Over the past several decades, infectious disease outbreaks worldwide have revealed significant weakness in how the world fights the spread of devastating diseases.
Fighting Infectious Diseases
Diseases like SARS, Middle East Respiratory Syndrome (MERS), HIV/AIDS and dengue have proven to be worthy adversaries. Drug-resistant strains of bacteria and dangerous diseases such as tuberculosis are steadily eroding existing treatments. More recently, outbreaks of Ebola, Zika, Chikungunya and yellow fever have caught the world by surprise.
Our scientists and engineers will apply the most advanced technologies available today—and work to invent new tools as well—to support the global fight against infectious diseases. The work will be clustered around four key areas: diagnostic tests, new drugs, vaccines and rapid response.
We will use new advances in genome sequencing technology to develop a universal diagnostic test that could reveal any infectious disease with near certainty. The work will be based on a prototype developed in 2014 that successfully diagnosed a rare form of bacterial encephalitis in a 14-year old boy using sequencing technology to quickly distinguish human DNA from disease DNA.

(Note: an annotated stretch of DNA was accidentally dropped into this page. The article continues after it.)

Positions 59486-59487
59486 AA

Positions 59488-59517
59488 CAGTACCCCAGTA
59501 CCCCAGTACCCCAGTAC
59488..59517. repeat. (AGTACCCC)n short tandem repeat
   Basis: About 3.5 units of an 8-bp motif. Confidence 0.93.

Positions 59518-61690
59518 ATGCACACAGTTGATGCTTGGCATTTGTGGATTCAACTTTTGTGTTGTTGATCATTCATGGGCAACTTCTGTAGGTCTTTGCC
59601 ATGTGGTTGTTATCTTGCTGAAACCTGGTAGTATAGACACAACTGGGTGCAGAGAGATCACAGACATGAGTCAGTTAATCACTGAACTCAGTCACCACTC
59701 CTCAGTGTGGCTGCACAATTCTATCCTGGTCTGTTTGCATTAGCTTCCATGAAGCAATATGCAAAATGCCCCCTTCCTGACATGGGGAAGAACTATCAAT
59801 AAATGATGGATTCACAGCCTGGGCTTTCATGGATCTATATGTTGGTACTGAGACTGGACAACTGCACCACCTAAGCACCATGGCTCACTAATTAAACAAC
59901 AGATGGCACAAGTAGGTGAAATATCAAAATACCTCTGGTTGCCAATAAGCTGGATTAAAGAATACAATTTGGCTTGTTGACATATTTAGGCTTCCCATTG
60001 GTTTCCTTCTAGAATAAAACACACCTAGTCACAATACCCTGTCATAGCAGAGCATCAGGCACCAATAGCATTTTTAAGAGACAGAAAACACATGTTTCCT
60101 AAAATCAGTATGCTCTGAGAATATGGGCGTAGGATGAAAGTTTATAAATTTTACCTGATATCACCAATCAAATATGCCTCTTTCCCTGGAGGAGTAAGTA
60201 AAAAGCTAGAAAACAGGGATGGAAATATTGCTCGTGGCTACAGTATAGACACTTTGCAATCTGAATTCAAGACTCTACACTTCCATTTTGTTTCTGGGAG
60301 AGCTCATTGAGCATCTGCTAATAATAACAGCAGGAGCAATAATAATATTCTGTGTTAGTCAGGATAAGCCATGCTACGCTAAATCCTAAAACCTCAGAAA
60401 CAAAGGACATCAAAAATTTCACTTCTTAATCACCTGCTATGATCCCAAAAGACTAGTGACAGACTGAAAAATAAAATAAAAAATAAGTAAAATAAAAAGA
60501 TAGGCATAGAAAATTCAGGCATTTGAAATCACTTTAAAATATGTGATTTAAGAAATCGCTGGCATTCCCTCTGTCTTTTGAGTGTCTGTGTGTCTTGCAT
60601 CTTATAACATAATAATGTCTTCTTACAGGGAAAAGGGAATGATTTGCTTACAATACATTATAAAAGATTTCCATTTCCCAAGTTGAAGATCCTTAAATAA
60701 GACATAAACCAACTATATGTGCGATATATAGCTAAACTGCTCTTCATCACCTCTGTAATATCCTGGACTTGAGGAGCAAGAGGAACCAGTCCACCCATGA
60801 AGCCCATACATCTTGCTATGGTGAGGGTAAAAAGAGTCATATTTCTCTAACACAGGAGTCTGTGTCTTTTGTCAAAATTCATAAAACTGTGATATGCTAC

When an infectious agent invades a human cell, it frequently hijacks specific proteins within that cell and uses them to replicate and cause disease. Scientists will take advantage of new capabilities being developed here to identify the hijacked proteins. We will then use cutting-edge gene editing tools to test whether shutting down the expression of these proteins can block the disease, which could spark the development of new treatments. We’re also seeking new ways to develop drugs called monoclonal antibodies, which are isolated from people who survived the infectious disease.
We believe machine learning technology, now used for things like driverless car and threat assessments, could be particularly effective for probing clinical trial data for insights existing analytical methods fail to find.
And finally, at CZ Biohub, we will form a Rapid Response team that can be activated during a disease outbreak. The team will deploy our advanced genome sequencing technologies to quickly learn how the disease is making people sick, how it’s spreading from one person to another and whether there are existing drugs that could be immediately repurposed for treatment. We’ll also develop and distribute materials that are crucial for screening patients and studying the disease.